exFAT vs FAT32 vs NTFS – The Actual Difference

exFAT vs FAT32 vs NTFS
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Whenever you try to format your USB drive or any storage drive like an external hard disk or an SSD, you must have seen exFAT, NTFS, FAT32 as file system options. They are different types of file systems and serve different functions.


So what really is the difference between exFAT vs FAT32 vs NTFS? Let’s find out!

In this article, we are going to discuss exFAT vs FAT32 vs NTFS and tell you the actual difference between these file systems. 

What is File System?

exFAT vs FAT32 vs NTFS

As mentioned earlier, exFAT, FAT32 and NTFS are three different file systems that are used for formatting storage drives like internal HDD, SSD, SD Card, external HDD, SSD, USB drives, etc. The file system helps in organizing the data stored in a drive.

It is used to specify how data is going to be stored in a drive and it also specifies what type of data can be attached to a file. The data includes file names, attributes, permissions, etc.  

Also, Read: How to Partition an External Hard Disk in Windows 10

exFAT vs FAT32 vs NTFS

exFAT vs FAT32 vs NTFS: Basic Differences 

OriginsIntroduced with Windows XP and VistaFirst introduced with Windows 95Introduced with Windows NT and used a lot after Windows XP
Compatibility with Different Operating SystemsWorks with all versions of Windows Works well with all versions of Windows. Compatible with Linux, macOS, etc.Works with all versions of Windows
ReadabilityTo use it, you will need additional software on LinuxNeeds no special configuration to use with Mac gadgetsRead-only for Mac and some versions of Linux
Maximum File Size and Partition LimitsNo file size or partition size limitsMaximum File Size: 4GB
Maximum Partition Size: 8GB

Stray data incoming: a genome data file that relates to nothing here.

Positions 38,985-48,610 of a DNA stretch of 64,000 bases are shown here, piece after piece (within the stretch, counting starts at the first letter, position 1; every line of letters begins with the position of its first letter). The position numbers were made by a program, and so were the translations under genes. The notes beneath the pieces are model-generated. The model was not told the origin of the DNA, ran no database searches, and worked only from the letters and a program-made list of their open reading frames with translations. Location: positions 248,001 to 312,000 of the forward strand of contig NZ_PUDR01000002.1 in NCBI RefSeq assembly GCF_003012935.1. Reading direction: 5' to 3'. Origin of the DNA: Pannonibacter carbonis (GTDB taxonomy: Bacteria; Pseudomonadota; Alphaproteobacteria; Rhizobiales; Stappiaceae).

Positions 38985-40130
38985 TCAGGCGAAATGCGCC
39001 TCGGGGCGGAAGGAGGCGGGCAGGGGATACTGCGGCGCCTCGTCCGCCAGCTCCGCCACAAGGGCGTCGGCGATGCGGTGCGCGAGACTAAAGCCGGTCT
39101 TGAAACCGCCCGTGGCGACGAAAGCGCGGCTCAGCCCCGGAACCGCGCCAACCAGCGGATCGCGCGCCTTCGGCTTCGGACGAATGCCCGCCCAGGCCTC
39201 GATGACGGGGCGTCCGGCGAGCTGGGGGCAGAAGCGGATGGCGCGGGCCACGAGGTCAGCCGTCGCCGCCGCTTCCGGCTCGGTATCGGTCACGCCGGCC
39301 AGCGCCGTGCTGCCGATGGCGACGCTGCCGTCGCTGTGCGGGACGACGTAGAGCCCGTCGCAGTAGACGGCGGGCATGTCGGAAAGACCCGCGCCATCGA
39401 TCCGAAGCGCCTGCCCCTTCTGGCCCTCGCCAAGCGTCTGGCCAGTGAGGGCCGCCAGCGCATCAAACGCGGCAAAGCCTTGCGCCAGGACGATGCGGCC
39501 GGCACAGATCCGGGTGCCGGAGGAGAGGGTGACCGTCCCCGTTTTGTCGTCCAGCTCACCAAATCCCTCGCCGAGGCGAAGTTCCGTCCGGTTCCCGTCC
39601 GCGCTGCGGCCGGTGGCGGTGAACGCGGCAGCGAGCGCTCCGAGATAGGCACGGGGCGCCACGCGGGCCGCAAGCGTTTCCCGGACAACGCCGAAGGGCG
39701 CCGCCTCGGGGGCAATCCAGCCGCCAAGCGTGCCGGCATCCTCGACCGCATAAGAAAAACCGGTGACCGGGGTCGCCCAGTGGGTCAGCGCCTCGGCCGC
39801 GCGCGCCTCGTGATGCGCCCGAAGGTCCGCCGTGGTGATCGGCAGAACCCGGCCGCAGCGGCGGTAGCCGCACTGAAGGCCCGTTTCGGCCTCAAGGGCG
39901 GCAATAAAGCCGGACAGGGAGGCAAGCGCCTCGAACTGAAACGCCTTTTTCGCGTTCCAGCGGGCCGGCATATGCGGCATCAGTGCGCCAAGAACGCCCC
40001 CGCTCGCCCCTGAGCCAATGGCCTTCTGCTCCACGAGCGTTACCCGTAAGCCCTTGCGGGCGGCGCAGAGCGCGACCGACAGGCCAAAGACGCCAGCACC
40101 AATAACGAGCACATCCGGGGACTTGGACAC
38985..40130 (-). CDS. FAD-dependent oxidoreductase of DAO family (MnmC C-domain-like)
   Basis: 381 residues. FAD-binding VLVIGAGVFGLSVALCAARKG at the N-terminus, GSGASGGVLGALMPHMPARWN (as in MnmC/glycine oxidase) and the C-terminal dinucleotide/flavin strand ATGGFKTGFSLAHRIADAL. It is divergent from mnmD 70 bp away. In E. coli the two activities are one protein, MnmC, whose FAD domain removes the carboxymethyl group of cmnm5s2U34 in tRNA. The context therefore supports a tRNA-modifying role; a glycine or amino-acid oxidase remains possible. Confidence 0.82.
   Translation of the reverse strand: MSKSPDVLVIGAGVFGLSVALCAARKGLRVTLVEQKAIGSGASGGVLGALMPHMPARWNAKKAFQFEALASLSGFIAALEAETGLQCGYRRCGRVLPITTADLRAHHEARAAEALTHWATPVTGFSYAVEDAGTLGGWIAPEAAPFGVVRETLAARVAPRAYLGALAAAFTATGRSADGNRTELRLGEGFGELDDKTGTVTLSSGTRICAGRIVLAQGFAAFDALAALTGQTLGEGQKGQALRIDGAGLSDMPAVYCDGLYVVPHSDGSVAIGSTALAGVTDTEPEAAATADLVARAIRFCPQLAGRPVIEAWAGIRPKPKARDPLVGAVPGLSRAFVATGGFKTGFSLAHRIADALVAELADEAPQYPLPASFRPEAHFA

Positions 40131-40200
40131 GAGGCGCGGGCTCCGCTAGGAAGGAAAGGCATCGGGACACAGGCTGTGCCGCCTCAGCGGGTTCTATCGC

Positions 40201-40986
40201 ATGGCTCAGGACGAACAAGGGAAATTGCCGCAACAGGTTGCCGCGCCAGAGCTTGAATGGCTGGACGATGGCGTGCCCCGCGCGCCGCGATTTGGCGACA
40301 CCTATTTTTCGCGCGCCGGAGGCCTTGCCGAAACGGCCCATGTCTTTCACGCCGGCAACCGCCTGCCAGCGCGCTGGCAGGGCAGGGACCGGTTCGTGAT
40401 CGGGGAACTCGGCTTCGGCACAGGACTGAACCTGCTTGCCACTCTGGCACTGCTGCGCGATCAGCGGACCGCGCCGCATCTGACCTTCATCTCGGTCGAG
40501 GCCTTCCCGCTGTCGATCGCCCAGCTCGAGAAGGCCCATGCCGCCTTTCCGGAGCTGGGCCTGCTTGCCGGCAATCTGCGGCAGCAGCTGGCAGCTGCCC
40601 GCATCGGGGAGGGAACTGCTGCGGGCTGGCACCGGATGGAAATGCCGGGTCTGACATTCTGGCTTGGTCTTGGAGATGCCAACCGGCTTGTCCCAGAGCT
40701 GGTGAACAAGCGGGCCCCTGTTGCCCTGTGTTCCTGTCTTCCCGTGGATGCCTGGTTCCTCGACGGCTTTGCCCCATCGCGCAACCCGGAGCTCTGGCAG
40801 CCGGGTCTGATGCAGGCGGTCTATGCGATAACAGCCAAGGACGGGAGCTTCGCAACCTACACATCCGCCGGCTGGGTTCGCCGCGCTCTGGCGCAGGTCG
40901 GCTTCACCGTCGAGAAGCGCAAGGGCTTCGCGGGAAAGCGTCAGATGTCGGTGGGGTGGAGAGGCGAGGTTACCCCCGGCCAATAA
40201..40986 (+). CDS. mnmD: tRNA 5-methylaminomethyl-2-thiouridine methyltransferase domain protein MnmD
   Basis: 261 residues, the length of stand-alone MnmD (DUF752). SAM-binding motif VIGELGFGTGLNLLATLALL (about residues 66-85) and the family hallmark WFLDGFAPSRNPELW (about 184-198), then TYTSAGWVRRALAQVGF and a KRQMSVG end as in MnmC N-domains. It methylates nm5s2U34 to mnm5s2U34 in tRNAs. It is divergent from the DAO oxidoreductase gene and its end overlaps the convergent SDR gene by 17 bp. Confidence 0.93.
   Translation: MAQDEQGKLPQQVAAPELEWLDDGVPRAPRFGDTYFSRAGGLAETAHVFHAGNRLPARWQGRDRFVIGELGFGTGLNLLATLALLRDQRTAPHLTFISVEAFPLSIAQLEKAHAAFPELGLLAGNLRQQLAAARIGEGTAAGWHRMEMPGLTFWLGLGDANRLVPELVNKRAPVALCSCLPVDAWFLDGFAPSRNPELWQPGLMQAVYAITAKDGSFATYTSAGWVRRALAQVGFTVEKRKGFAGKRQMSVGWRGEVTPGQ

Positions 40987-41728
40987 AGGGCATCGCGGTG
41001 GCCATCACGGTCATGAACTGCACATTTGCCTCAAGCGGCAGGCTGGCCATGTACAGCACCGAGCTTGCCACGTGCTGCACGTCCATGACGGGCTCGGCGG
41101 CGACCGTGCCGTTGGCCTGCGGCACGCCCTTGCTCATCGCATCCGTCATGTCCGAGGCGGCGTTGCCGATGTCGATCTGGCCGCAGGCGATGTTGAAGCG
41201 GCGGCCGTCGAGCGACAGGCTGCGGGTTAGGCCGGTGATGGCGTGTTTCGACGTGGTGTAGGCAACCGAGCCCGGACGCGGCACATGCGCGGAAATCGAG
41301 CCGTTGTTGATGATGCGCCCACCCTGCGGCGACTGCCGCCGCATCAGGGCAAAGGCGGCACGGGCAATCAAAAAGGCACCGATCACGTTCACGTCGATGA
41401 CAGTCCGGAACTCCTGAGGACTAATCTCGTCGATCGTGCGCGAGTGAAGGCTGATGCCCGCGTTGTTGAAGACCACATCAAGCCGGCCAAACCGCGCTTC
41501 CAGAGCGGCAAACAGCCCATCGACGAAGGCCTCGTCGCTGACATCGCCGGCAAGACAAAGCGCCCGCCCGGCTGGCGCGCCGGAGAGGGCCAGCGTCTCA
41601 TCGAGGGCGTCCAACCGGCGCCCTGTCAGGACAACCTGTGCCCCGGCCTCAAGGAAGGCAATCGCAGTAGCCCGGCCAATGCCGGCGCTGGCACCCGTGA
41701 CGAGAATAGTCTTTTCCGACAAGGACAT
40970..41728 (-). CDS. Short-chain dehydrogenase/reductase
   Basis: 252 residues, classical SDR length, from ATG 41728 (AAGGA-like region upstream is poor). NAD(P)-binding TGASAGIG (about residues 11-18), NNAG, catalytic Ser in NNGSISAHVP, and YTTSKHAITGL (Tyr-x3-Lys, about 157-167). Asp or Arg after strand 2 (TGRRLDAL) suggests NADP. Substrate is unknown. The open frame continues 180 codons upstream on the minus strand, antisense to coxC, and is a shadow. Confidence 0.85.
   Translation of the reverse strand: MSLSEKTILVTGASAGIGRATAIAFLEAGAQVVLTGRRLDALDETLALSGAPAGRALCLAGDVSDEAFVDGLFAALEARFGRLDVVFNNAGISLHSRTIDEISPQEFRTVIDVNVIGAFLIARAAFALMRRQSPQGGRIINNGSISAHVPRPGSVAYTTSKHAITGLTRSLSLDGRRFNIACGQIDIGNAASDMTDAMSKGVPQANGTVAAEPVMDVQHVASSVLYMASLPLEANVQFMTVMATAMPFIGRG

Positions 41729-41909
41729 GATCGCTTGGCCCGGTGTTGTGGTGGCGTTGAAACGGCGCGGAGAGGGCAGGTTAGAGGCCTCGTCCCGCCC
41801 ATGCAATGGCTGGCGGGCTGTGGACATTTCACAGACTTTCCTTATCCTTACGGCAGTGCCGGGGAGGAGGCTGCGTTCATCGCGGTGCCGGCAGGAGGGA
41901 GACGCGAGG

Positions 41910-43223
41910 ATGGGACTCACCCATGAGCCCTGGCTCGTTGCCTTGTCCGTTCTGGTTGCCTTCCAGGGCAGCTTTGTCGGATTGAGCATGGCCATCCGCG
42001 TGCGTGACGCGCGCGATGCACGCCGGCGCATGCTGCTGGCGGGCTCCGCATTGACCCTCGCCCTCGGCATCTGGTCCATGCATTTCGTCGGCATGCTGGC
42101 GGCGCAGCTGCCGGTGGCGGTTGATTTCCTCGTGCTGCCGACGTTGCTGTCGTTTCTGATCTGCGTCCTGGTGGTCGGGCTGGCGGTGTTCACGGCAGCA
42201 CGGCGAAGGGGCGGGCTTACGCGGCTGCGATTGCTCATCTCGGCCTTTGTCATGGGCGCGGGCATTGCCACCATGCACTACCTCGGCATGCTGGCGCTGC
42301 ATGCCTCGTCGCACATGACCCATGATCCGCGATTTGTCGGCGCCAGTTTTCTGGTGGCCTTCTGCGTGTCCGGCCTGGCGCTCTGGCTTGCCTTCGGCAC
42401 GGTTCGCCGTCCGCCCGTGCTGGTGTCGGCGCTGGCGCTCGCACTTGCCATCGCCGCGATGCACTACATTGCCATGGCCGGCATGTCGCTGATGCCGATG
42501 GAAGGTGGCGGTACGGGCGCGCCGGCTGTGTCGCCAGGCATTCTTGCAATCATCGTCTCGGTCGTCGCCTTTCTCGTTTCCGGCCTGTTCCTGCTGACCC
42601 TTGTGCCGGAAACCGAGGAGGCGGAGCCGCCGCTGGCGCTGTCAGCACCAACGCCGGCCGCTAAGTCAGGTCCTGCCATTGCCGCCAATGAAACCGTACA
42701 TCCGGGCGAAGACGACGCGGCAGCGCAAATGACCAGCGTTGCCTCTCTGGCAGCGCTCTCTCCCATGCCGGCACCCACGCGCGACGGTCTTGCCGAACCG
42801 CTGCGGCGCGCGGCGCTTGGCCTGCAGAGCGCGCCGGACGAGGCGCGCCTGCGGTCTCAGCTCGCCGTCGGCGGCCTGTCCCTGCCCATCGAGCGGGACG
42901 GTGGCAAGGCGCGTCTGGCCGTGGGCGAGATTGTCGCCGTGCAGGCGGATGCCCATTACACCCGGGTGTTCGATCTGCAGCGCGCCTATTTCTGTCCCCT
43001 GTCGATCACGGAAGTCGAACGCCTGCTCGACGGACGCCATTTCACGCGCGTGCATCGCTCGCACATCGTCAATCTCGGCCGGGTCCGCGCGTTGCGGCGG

No file size or partition size limits
Current StatusImproved version of FAT32, and it is supported by more devices and OS compared to NTFSOlder file system and not as efficient as NTFSMost modern file system.Windows use NTFS system drive and, by default, for most non-removable drives.
Best forCan be used for flash drivesEasy and quick to access formatIt gives a lot of features like file permissions, shadows copies for backup, encryption, disk quota limits, etc.

Now that we have established the basic differences between the three, it is time to understand each of the file systems one by one. 

Also, Read: How to Format USB as exFAT?


exFAT vs FAT32 vs NTFS

exFAT file system came into origin in 2006. It stands for Extended File Allocation Table. exFAT is the modern version of FAT32. The main aim of this file system is to bring the same lightweight file system as FAT32 and also avoiding the additional features of NTFS.


It is very good for use with flash drives. While there is still not match for exFAT to FAT32 when it comes to compatibility, exFAT still has a giant advantage over NTFS in terms of compatibility. 

The NTFS file system is read-only on Mac OS X, exFAT has full read-write support on Macs and exFAT drives become accessible to Linux if you use the correct software.